When examining Fields' article "Children having children: Race, innocence, and sexuality education" I think that it is important to look upon it from a broad view and not to get too caught up in the specific examples of her work within Southern County, North Carolina. The main purpose of this experiment was for Fields' to examine the links between abstinence-only sexual education and stereotypes of race, gender, and sexuality. She did so through examining school board meetings about the topic of sexual education within a heavily African-American dominated school system. One of the first things that she realized was that the school board was not an accurate representation of the population of students; it was heavily dominated by white women who, with very few exceptions, preached abstinence-only sex education. Their beliefs were that "abstinence from sexual intercourse until marriage is the only certain means of avoiding out-of-wedlock pregnancies, sexually transmitted diseases, and any other health and emotional problems associated with sexual intercourse" (550, Fields) Fields later describes that abstinence-only education comes from the idea of childhood (children under the age of 18) sexual innocence. This assumption is played up by the racial and gender stereotypes that are reinforced by societal norms and practices. She goes on to describe the role that race plays within the idea of sexual education stating that many African-American girls are viewed as "hypersexual" and that they practice a type of "bad-girl" sexuality. To combat the use of stereotypes when thinking about childhood sexual innocence the phrase "children having children" was developed. This phrase is sex, gender, and sexuality free, meaning that one cannot determine the type of child who is pregnant or who has children from the phrase; this is how they prevent stereotypes from influencing one's point of view. This phrase promotes the idea of an individual explanation to each child pregnancy because none of them are for the same reasons. This is an effective method of combatting the problems within the sexual education system because it takes pre-judgments and societal ideas and norms out of the equation.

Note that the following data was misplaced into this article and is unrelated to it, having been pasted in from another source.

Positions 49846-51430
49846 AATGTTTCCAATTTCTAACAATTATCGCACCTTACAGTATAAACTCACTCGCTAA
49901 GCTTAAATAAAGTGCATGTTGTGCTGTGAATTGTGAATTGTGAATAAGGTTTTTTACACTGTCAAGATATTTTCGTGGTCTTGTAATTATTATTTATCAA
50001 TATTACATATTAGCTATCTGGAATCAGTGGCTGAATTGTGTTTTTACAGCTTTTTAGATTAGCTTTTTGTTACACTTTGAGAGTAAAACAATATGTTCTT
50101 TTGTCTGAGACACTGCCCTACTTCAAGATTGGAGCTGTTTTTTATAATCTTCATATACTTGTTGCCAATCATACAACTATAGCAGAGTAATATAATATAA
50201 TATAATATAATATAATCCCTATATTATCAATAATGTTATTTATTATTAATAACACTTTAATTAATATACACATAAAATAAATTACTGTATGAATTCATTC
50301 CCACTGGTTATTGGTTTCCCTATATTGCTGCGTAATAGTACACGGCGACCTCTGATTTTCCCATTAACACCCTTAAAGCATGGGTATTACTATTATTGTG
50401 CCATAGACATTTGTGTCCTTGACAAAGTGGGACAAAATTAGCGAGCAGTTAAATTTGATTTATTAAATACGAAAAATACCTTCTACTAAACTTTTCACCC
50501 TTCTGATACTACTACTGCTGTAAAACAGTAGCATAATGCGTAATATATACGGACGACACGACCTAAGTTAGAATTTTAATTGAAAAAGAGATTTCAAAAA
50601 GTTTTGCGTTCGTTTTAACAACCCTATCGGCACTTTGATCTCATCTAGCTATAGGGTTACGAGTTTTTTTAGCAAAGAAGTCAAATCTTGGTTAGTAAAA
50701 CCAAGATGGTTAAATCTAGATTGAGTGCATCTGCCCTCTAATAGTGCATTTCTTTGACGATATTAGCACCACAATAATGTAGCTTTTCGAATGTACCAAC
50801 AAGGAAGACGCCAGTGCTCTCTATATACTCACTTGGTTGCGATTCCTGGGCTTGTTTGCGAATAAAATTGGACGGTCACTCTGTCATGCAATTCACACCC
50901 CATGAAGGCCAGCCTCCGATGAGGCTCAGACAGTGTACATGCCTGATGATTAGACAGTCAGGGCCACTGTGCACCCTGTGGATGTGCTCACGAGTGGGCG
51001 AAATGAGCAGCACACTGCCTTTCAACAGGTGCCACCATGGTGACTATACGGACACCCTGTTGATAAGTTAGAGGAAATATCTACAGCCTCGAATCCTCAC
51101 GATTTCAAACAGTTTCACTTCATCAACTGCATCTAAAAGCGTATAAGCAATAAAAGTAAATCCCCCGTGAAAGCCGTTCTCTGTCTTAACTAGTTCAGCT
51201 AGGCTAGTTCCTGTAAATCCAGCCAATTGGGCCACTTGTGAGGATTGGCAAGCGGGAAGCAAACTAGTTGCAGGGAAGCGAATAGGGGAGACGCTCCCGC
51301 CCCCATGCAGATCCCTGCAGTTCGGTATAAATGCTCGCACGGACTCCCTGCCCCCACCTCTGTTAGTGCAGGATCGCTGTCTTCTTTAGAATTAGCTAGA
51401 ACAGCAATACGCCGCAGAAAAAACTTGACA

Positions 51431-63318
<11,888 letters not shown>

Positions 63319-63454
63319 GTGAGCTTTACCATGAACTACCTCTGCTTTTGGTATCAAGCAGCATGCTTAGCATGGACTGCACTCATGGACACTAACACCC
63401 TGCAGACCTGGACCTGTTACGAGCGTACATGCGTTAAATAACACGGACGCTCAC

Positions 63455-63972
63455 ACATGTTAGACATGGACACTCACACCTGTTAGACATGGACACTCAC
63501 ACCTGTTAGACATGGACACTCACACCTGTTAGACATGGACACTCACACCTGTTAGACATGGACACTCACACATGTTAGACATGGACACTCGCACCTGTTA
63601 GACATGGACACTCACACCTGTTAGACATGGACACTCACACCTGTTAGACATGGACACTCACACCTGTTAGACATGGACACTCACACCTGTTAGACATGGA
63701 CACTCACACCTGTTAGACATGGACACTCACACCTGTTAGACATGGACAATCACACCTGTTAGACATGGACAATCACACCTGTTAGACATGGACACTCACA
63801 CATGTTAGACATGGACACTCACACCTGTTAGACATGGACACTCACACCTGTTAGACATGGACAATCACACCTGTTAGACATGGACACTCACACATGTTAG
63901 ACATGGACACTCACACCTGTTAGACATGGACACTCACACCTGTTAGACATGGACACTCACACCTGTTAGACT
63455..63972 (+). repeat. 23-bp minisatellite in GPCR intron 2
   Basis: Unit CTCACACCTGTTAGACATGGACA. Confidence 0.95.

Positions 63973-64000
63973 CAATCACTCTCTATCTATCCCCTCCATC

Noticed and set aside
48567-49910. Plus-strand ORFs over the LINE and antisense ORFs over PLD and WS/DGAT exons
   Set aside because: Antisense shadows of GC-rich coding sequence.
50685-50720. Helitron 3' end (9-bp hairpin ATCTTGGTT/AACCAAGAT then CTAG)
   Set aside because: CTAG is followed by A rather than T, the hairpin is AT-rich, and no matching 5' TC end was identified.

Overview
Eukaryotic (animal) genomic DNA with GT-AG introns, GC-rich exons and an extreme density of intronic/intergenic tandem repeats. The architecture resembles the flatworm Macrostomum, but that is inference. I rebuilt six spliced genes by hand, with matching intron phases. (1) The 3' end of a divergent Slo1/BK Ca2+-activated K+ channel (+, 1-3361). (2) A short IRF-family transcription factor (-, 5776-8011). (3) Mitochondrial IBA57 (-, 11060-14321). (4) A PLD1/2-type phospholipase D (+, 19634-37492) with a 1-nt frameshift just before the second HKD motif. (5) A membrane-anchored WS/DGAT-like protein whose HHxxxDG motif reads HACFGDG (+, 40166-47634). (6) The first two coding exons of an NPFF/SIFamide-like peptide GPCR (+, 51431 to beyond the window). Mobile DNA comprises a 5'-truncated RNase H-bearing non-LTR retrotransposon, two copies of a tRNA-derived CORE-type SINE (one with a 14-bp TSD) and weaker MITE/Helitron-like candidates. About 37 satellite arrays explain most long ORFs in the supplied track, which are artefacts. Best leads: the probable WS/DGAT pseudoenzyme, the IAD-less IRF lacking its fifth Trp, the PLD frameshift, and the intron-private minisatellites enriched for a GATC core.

1) Why is abstinence-only education still the major form of sex education within our country when it has been proven to be less effective than other methods?
2) How can we further remove stereotypes about race and sexuality from influencing our decisions about sex-education?
3) Looking back upon your sex education, was it heavily influenced by the type of town you grew up in? Stereotypes about your school? Other outside sources?